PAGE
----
IMG_7354I am a Canadian graduate in International Studies at York University in Toronto. The term ‘genocide’ has always meant something to me. My father was born in Sarajevo, Bosnia. Although he had already moved to Canada at the time of the war; growing up, I remember hearing stories of the cruelty and horrific crimes being committed. It stuck with me.

My interest in human rights began in university where I learned about human rights, security and global civil society. Having learned everything that I had, I gained an interest and passion for human rights issues. Being a part of humanity, I felt compelled to help those in need. I began volunteering for the the United Nations Toronto Branch. I joined the human rights committee and helped with their event for the Day of the Girl.

During my studies, I am required to complete an internship. I wanted to intern at an organization which believed in social responsibility and advocacy; this brought me to i-ACT. Currently, I am researching the issue of food insecurity within the Chadian refugee camps holding the displaced people of Darfur. Their rations are being cut. I am investigating why this is happening, what is the impact and how can it be solved.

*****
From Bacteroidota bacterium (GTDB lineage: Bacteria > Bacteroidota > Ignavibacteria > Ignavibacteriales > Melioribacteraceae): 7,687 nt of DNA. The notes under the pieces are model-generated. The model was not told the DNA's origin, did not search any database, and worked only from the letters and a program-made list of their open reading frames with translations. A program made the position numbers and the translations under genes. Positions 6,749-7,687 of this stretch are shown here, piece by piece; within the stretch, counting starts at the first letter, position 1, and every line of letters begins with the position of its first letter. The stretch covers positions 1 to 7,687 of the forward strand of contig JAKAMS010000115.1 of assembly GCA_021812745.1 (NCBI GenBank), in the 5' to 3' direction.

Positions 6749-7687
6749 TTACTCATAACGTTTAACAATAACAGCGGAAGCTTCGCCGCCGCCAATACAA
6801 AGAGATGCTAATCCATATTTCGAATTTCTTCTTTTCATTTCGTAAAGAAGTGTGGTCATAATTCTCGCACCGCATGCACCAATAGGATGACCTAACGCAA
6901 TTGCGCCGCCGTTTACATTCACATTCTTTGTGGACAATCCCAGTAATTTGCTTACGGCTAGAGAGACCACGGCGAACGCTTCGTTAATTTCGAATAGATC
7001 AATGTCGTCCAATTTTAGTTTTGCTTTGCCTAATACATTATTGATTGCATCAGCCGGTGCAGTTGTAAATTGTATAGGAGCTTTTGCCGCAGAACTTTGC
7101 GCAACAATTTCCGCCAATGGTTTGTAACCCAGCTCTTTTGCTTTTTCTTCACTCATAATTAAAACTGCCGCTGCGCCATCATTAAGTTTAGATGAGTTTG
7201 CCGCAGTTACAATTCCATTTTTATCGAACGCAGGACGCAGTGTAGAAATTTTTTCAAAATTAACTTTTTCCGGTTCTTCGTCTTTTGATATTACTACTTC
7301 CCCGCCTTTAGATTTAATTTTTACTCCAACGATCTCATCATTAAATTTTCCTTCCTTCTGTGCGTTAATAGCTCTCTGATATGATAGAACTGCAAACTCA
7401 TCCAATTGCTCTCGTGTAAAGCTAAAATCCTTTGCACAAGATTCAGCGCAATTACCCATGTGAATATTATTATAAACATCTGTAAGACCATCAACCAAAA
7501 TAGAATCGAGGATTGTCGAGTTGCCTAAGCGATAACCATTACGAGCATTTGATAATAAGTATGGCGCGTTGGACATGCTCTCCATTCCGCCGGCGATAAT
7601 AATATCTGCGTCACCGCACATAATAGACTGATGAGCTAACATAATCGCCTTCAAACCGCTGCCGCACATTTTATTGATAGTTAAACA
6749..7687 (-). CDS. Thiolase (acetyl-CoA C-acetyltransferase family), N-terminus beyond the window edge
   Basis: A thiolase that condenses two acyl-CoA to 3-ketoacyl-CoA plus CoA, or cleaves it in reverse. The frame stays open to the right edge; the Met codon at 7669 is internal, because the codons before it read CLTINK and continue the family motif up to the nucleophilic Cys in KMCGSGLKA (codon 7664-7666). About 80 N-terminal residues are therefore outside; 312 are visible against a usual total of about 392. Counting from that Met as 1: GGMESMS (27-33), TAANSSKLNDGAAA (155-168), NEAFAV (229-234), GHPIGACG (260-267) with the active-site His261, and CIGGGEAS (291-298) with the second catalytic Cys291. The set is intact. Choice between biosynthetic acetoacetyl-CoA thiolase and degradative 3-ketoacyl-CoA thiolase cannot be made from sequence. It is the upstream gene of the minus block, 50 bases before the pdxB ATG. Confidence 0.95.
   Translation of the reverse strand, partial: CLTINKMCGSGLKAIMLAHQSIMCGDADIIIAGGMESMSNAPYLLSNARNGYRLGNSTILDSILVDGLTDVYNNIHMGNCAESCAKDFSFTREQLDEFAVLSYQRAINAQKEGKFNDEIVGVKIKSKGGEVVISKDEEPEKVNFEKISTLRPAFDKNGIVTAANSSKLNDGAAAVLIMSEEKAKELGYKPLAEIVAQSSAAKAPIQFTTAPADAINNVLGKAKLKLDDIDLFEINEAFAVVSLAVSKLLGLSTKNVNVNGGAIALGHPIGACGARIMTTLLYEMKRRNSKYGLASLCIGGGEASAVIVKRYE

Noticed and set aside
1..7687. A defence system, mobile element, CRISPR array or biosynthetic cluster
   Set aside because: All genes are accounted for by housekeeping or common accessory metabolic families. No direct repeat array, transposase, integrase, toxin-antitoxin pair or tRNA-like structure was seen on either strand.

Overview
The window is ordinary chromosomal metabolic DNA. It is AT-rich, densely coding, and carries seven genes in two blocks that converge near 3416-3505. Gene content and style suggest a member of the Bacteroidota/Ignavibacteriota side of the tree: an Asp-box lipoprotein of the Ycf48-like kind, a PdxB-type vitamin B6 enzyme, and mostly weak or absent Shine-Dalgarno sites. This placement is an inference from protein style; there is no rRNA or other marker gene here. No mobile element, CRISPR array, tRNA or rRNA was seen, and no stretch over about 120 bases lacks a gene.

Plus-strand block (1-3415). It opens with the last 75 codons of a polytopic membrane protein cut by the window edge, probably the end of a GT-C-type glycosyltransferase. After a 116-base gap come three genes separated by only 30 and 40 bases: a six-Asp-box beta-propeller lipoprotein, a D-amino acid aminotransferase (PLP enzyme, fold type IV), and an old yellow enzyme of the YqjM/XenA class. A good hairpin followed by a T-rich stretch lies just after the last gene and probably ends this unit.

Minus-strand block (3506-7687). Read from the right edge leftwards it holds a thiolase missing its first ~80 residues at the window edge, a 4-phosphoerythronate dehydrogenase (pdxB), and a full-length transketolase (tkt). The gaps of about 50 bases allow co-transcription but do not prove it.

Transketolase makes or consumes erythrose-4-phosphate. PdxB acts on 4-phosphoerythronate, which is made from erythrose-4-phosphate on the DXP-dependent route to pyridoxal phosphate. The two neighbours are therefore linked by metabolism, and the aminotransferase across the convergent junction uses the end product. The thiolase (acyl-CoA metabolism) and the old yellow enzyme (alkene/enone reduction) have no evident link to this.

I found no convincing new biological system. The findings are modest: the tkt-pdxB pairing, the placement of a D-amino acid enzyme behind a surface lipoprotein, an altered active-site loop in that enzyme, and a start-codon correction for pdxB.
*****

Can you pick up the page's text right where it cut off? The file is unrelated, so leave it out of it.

I am excited to work on the Human Rights Library for the Darfuri refugees. I believe it is important for them to know their rights. If they do not know, they cannot create a change for themselves. Ultimately, change is the refugees responsibility. By possessing basic human rights knowledge they can begin and by possessing the knowledge on creating a lasting change for themselves they can continue. Knowledge is key.

i-ACT because…

I can.

I can make a difference.

I can help change a persons life.

I can be the voice for those who do not have one.